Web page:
The Theme Of Coming Of Age In Literature Essay

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The Theme of Coming of Age in Literature There comes a time is each person's life when they reach the point where they are no longer children, but adults. The transition from a child into a young adult is often referred to as the "coming of age," or growing up. The time when this transition occurs is different in everyone, since everyone is an individual and no two people are alike. Certain children reach this stage through a tragic, painful event which affects them to such extent that they are completely changed. Other children reach this time by simply growing older and having a better understanding of the world around them. The coming of age really is indefinite and cannot be marked in general overview. This stage in life…show more content…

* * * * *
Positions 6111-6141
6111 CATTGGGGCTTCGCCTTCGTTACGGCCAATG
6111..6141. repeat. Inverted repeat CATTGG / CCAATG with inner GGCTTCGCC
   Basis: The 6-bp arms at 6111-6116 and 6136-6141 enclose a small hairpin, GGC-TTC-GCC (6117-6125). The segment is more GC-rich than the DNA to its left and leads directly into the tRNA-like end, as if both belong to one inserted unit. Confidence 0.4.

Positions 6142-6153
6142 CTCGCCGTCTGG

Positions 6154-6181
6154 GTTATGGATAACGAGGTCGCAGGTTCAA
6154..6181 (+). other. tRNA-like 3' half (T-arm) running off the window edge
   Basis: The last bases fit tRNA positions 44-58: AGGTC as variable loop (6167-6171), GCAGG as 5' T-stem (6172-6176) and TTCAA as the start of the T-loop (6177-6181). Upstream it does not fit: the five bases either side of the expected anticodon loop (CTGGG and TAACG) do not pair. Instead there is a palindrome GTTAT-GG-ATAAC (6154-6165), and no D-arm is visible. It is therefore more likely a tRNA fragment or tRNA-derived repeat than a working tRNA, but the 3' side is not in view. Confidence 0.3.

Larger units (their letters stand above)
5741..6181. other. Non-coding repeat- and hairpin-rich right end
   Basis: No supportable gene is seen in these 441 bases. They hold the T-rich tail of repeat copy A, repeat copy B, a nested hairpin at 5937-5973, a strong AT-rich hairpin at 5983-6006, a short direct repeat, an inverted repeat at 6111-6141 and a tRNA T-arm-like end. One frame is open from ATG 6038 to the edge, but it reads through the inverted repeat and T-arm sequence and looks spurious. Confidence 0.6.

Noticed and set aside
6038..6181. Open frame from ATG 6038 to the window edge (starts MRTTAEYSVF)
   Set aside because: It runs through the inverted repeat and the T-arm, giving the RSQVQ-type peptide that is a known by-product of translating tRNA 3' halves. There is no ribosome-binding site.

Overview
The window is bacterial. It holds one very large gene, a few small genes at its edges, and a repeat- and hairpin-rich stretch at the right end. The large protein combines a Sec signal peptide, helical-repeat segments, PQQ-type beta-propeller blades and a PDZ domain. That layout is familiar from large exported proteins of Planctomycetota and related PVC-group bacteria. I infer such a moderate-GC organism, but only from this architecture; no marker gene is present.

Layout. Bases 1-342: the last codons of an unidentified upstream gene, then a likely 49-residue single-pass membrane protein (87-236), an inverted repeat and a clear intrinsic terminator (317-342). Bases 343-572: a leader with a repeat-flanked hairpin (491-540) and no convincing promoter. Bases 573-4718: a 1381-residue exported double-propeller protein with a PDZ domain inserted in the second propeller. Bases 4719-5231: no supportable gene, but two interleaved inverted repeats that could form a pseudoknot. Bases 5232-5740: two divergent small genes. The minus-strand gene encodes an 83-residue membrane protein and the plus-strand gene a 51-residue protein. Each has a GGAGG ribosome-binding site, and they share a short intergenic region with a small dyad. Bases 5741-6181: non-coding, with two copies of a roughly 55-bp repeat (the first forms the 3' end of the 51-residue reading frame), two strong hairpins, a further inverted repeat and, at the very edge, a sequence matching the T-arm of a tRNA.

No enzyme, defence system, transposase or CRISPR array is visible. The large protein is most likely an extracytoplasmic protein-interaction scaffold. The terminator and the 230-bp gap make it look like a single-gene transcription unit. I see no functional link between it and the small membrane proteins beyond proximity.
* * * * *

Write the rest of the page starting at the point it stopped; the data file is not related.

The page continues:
Among the African Gusii, for example, girls are at about age nine, boys at twelve years old; Thonga boys may be sixteen. Boys rites often involve seclusion from women, hazing by older males, test of manliness, and genital operations, including circumcision. Girls rites are just as bad if not worse with things like removal of the clitoris. In some places in North America, the ritual is individual where as in Africa and Oceania the ritual can be collective. A plain Indian adolescent boy undertakes a vision quest; he goes out alone into the wilderness, endures hardship, and seeks a vision from his animal guardian spirit; if he gets one, he returns a man.      Yet a different way for these rituals is group rituals. These often takes months or even years, as among many Australian aboriginal tribes. Novices learn great quantities of information and obey countless taboos. Instructors are men who are strangers to boys. Ritual pulls the boy from childhood, especially from his mother. He moves from the category of women and privileged children toward the privileged one of the adult males. Such rites maintain adult male togetherness and strengthen cultural continuity. They resolve boys conflicts about sexual identity and establish clear attitudes toward fathers and mothers. Such rites dramatize the power of older over younger males and state that "only women can make babies: but only men can make
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